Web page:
When Microsoft this week released the first insight into the Skype Translator, it got us thinking here at FTE about how it could be used by airlines, airports and industry suppliers to help improve multi-lingual customer service.
The innovative new tool, which is being jointly developed by Skype and Microsoft Research teams, combines voice IM technologies with Microsoft translator and neural-network-based speech recognition to deliver near-real-time cross-language communication. In other words, two people can have a near-real-time Skype video conversation with one another even if they don’t speak the same language.
Being such an international business, the travel industry could surely make use of this development, which will be available as a Windows beta app before the end of 2014.
Take Munich Airport’s InfoGates or the Faceport kiosk, for instance, which make use of videoconferencing and telepresence technology to enable video-based communication between a passenger and an offsite agent. If this new real-time speech translation technology was to be integrated, every single passenger would be able to interact with the agents in their native tongue, without having to worry about potential language barriers. No doubt, the integration of the two products is easier said than done, but we’re sure the industry has enough talent to make this a reality.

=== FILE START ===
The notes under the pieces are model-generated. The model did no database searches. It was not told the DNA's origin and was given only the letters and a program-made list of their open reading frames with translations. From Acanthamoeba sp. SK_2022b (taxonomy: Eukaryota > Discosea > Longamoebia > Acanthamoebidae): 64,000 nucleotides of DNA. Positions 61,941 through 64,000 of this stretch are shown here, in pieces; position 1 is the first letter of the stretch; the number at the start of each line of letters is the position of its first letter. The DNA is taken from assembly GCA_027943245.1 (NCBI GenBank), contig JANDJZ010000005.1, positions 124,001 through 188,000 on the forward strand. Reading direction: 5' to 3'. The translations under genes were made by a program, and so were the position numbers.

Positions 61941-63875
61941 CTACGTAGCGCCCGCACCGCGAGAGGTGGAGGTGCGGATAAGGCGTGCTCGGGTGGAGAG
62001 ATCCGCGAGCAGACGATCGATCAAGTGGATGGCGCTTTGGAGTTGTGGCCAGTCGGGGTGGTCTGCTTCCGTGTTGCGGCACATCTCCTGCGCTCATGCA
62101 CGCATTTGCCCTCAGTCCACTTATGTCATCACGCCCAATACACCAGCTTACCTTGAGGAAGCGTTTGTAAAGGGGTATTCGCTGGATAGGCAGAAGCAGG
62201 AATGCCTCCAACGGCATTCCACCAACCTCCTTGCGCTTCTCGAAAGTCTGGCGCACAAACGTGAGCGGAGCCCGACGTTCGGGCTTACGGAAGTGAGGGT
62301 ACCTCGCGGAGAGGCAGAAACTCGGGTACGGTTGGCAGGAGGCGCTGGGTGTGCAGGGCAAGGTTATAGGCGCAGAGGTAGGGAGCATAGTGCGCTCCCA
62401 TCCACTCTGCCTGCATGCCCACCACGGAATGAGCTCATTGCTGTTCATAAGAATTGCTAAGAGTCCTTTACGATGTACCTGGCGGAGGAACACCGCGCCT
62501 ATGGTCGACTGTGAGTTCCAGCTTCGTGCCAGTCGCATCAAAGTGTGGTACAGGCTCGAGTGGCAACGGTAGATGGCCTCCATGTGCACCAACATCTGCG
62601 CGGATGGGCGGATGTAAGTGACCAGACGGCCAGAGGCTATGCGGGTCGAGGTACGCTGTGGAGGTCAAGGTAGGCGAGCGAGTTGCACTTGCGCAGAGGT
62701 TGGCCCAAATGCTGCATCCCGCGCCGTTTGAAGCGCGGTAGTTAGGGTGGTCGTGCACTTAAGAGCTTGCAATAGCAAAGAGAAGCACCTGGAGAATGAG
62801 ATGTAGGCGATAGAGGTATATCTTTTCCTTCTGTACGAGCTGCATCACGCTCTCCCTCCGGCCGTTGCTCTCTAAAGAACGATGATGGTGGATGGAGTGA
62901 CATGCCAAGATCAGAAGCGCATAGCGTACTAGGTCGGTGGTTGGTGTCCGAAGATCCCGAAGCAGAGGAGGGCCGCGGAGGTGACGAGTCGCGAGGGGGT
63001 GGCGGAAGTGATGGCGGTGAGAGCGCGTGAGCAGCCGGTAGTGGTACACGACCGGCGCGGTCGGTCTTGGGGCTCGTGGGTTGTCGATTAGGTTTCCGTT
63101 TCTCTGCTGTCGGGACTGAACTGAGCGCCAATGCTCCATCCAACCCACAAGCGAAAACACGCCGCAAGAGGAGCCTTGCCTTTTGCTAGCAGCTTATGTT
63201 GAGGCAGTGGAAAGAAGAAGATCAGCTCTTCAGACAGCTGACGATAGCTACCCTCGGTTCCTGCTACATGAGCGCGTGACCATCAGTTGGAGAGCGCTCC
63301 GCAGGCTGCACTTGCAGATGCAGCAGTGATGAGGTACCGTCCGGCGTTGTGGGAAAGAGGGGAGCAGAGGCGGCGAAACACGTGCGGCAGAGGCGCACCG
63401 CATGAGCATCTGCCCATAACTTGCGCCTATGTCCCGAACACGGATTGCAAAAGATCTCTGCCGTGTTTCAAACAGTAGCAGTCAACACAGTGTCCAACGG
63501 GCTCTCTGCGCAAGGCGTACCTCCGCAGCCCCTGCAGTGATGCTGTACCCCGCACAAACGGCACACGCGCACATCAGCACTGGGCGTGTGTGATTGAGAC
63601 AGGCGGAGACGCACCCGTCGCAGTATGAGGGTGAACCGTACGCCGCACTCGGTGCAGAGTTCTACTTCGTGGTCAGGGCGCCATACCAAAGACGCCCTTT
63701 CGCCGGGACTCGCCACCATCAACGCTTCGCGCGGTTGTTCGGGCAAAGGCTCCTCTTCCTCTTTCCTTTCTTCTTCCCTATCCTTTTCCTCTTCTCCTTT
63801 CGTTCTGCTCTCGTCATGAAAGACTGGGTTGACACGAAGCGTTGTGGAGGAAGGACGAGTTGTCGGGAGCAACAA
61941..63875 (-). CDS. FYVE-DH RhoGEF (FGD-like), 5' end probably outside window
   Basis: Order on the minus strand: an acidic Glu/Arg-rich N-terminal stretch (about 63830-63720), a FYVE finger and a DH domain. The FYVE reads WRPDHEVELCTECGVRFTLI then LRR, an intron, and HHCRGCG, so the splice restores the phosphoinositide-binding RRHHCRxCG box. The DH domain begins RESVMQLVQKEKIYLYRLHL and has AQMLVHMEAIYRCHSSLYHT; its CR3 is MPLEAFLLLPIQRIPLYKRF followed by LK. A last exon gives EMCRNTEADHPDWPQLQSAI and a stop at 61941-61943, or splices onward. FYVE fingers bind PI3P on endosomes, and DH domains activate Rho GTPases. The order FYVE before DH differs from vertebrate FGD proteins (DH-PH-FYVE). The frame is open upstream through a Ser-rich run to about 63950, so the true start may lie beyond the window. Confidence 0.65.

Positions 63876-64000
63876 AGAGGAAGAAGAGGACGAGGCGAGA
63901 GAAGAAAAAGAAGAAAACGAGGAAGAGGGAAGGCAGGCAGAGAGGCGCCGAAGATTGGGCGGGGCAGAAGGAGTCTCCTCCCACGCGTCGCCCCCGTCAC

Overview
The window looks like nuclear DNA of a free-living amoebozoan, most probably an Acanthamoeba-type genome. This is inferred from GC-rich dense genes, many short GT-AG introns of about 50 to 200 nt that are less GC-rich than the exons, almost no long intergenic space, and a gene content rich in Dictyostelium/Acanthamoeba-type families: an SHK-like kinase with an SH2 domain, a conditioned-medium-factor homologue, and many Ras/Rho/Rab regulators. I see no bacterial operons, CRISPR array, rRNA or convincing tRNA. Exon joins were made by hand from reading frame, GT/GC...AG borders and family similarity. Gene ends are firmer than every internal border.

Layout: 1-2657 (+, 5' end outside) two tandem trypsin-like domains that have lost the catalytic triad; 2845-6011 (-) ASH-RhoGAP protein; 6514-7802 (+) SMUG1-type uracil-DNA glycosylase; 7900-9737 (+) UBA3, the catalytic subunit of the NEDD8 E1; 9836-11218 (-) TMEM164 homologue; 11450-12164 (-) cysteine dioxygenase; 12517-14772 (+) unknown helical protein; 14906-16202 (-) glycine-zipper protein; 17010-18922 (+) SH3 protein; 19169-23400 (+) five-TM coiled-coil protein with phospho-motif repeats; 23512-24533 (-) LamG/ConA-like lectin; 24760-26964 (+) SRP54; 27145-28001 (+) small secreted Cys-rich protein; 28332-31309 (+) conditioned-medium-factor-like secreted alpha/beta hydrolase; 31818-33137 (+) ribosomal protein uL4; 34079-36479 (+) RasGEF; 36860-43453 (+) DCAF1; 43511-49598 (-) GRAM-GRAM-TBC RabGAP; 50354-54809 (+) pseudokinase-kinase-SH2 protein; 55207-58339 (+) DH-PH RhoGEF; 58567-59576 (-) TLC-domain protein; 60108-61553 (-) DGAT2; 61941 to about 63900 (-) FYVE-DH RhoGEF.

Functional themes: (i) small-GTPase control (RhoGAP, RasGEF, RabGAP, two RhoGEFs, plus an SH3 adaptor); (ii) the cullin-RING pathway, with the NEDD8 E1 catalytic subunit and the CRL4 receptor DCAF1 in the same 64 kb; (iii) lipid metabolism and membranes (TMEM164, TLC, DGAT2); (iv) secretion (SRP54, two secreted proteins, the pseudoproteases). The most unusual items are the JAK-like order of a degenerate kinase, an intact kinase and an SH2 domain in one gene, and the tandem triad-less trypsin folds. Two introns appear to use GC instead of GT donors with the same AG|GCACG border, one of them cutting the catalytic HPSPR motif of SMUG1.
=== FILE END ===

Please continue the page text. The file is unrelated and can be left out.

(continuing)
Alternatively, before travelling, if a passenger had any questions or concerns about their upcoming trip, rather than searching online or phoning a call centre (and provided they have an Internet connection), they could instead have a Skype call with an airline or airport agent, regardless of which language they speak.
Simplifying the travel experience for passengers of various nationalities is a task that has previously been tackled by offering multi-lingual signage and text translation apps, but the Skype Translator may provide an ideal tool to help airlines and airports take their multi-lingual customer service to the next level.